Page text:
Chile to Donate Copper for Vatican Restoration
REUTERS, March 8 –– Chile has promised to donate an unlimited amount of copper to restore Vatican City in a show of gratitude for the Church's role in “difficult” moments in the country's history, the news service said.
The Church, and Pope John Paul II in particular, are credited by some Chileans with pressuring former dictator Augusto Pinochet to call a plebiscite that eventually ended his bloody 1973-1990 rule and returned the country to democracy.
A Chilean government spokesman said in early March that the Pope had accepted the offer from state-owned copper miner Codelco and six other private companies from Chile, the world's largest copper producer.
“The government and local producers decided to donate as much copper as is necessary for the remodeling of the Vatican … and there has been a very positive response from the holy city,’’ government spokesman Claudio Huepe told reporters.
The metal could be used to restore the roofs of landmark buildings such as St. Peter's Basilica or the Sistine Chapel.
Greek Orthodox Priests Vote to Boycott Pope's Visit
THE LONDON TELEGRAPH, March 15 –– Greek Orthodox priests have voted overwhelmingly to boycott the Pope when he visits Greece during a pilgrimage to retrace the steps of St. Paul, the daily reported.
Their opposition was described in the paper as “border[ing] on hatred” as a result of centuries of schism. The Orthodox Church also resents the Vatican's expansion into former Soviet states where the Eastern churches were traditionally dominant, the Telegraph said.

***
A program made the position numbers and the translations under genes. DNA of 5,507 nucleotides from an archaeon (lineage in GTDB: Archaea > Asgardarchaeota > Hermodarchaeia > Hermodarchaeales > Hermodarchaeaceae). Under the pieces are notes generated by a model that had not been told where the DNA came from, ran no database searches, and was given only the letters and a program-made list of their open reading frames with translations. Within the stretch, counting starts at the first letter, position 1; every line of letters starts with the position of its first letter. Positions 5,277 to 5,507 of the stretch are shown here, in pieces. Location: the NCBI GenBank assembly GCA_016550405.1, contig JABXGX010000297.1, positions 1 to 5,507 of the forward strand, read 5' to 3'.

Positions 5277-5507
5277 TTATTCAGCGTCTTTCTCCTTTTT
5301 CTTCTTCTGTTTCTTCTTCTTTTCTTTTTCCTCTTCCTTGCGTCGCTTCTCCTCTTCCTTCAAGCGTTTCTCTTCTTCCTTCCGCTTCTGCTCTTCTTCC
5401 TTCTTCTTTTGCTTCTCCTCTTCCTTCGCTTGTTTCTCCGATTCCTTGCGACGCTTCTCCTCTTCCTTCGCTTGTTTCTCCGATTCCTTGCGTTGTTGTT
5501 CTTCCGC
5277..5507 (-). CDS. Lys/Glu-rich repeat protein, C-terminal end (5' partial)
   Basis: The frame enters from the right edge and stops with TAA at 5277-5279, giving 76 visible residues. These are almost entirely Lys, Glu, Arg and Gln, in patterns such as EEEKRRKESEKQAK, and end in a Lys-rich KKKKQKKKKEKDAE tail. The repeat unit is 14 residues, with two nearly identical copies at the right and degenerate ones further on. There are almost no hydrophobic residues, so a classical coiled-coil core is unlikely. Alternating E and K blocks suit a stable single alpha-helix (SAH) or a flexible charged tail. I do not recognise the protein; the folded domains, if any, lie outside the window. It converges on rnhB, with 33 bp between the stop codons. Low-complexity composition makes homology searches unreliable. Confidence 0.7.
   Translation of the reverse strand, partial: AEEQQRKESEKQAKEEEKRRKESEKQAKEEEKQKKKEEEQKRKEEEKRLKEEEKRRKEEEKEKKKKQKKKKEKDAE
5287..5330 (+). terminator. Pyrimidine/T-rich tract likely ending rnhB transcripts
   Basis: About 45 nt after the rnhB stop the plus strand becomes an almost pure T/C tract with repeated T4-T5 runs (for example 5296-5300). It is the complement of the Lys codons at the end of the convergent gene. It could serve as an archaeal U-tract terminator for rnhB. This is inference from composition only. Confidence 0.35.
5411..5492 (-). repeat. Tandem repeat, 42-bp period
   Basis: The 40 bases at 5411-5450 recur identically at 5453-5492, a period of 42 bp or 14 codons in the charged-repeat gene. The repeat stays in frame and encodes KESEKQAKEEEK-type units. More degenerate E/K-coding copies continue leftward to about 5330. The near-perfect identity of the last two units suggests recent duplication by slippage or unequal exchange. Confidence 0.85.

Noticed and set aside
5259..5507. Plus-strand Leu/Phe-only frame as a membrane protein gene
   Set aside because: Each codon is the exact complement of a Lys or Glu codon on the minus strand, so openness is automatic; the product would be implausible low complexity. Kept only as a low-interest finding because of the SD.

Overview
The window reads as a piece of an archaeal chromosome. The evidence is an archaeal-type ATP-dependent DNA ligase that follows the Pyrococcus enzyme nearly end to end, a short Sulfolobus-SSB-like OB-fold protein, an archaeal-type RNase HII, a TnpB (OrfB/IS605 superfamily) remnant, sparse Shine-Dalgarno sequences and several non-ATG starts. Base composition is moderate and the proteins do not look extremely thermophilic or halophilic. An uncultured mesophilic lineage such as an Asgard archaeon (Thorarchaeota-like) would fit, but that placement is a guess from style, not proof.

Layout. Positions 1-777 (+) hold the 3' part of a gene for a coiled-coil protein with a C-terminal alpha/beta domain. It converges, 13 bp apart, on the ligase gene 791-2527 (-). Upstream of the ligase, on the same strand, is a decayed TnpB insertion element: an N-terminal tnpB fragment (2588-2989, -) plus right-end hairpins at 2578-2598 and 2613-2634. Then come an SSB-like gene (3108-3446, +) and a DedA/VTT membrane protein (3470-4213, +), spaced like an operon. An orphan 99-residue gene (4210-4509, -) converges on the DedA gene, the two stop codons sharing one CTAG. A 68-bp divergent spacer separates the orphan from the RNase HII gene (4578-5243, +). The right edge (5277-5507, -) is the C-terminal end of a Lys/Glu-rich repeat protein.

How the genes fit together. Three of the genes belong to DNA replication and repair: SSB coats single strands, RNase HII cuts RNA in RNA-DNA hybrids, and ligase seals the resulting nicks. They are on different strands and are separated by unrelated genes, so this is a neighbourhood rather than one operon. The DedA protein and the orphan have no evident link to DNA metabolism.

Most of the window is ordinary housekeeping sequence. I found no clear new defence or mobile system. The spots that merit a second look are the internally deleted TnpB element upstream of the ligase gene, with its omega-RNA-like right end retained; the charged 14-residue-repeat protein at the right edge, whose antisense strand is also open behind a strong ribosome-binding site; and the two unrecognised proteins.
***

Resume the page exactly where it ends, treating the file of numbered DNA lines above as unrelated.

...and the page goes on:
The Hellenic Clerics' Association, representing rank-and-file Orthodox priests, said no member of the Church should attend functions with the Pope. It called on Archbishop Christodoulos to stay away from the welcoming party at Athens airport or any other reception and said he should refuse any invitation to Rome.
The clerics recently branded the Pope an “arch-heretic” and said churches should ring their bells in a sign of mourning.
Police are preparing for demonstrations by priests during the Pope's visit, which is expected in May. Archbishop Christodoulos has said that “basic rules of politeness” dictate that he must meet the Pope and accept any invitation for a reciprocal visit.
- April 1-7, 2000